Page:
Over the years, Atyla has changed names and her rigging; originally launched without square topsails, she’s now a two-mast square topsail schooner, meaning she has sails that run both perpendicular and parallel to her center line. 

As of last year, she’s also the first historical sail training vessel sailing under the Spanish flag. She can accommodate 80 passengers for day trips and 24 trainees for longer voyages. 

The writer (right) and crewmate and photographer Marc García (center) teach trainees.

As of October, her home port is now Portugalete in the Spanish Basque Country, a small port town now part of the greater Bilbao area. 

Will Atyla ever complete Vicente’s dream of circumnavigating the world? The Atyla Ship Foundation doesn’t have concrete plans, but don’t rule it out.

“We are sure that one day we’ll finally complete Esteban’s dream, and we’ll circumnavigate the earth promoting life skills and sharing our passion for adventure,” De la Serna writes on the ship’s website

A circumnavigation could also raise awareness for the ship and its mission and funds for its maintenance, relieving some of the burden of caring for the ship and its programs. 

Vicente at the helm.

As part of the crew, I worked closely with Rodrigo and even got to meet Esteban at the end of the season. Every participant I worked with expressed the value of the experience, and it’s also clear that it’s an astronomical amount of work for Rodrigo and the Atyla Foundation to maintain Atyla.

Tall ships require regular expensive repairs, and Rogrigo and the foundation are constantly looking for new sources of support, which such a voyage could potentially generate. Atyla wouldn’t be the first traditional sailing vessel to tackle the challenge of a circumnavigation in modern times.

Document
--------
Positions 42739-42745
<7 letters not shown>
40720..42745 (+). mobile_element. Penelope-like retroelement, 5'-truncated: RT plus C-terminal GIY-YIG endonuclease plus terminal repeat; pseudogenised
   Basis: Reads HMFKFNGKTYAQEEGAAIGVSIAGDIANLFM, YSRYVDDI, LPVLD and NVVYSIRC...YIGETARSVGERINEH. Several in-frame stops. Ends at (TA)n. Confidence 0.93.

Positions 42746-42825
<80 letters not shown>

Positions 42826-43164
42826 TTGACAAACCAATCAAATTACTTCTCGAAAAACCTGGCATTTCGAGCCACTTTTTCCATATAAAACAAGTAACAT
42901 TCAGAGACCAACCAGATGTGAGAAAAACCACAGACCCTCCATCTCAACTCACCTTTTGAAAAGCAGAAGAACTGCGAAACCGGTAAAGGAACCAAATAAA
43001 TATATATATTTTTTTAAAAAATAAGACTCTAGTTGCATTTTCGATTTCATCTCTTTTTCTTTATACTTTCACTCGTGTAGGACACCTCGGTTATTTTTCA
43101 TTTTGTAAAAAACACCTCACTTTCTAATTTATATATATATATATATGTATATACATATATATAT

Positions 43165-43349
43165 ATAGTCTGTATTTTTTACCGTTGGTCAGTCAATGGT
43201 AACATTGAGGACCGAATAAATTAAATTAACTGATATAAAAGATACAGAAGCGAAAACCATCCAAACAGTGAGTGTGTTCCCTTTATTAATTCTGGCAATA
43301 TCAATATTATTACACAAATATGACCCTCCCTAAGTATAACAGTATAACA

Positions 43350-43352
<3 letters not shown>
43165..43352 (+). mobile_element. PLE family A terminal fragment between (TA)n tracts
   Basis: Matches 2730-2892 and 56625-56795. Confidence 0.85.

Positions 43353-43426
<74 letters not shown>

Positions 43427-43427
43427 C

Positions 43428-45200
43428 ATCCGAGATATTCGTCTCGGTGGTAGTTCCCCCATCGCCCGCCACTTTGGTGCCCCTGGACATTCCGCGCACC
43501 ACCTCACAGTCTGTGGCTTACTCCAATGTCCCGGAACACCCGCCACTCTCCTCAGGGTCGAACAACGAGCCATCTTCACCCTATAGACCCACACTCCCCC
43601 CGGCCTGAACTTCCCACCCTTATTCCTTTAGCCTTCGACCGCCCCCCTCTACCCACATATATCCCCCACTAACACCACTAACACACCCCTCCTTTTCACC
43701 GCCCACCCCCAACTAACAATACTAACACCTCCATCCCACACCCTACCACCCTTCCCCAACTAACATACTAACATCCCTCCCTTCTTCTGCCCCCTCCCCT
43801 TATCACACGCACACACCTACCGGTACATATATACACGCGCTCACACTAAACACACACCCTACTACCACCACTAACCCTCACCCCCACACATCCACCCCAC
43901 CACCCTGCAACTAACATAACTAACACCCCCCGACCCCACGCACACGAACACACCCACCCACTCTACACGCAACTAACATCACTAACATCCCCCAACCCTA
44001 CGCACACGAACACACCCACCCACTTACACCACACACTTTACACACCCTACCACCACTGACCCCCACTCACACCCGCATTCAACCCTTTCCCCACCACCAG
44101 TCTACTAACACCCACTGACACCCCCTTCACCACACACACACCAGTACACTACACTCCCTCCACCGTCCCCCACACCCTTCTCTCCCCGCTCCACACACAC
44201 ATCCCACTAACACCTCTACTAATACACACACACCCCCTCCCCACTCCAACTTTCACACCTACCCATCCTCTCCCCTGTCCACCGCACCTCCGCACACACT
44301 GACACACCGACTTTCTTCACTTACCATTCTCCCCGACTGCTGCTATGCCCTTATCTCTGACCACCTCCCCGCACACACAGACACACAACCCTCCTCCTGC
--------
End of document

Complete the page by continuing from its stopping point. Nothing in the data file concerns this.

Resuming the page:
Other circumnavigations of the world in the 19th and 20th centuries include the tall ship Picton Castle, which first completed a circumnavigation in 1997-1998 and is currently completing another, and the Norwegian tall ship Statsraad Lehmkuhl, which circumnavigated the globe in 2021 over the course of 19 months to raise awareness for ocean conservation

Statsraad Lehmkuhl

Revisiting the first circumnavigation

Atyla would be the first to explicitly follow Magellan’s route, though, which poses the question: is Magellan’s voyage something to be celebrated? 

The expedition brought European colonialism to the Pacific and opened the floodgates to many more explorers, merchants, and missionaries who would perpetuate considerable violence in the region. 

It’s also important to remember that the Armada de Molucca didn’t discover anywhere they visited; they were the first Europeans to visit many places with rich pre-existing histories. 

This is especially true in the Philippines, where Magellan died. 

A scale model of Atyla in Esteban’s home in Picos de Europa 

In an article about Magellan’s arrival in the Philippines, Ambeth Ocampo, historian and former chairman of the Republic of the Philippines’ national historical commission, emphasizes, “For the Indigenous people encountered by Magellan and his crew, the explorer’s arrival heralded a new age of conquest, Christianization, and colonization.”

“Magellan should not be seen as the beginning of Philippine history but one event [in] a history that still has to be written and rewritten for a new generation,” he summarizes. 

It’s also important to remember that Magellan’s voyage was never about scientific discovery or mapping the world — it was about facilitating trade and acquiring riches.

In a Q&A with historian Antonio Feros in 2022, 500 years after Magellan’s circumnavigation, Feros emphasizes the role of the Treaty of Tordesillas and similar pacts. In the treaty, signed in 1494, the European powers of the time divided self-imposed control over the rest of the world. 

Atyla in all her glory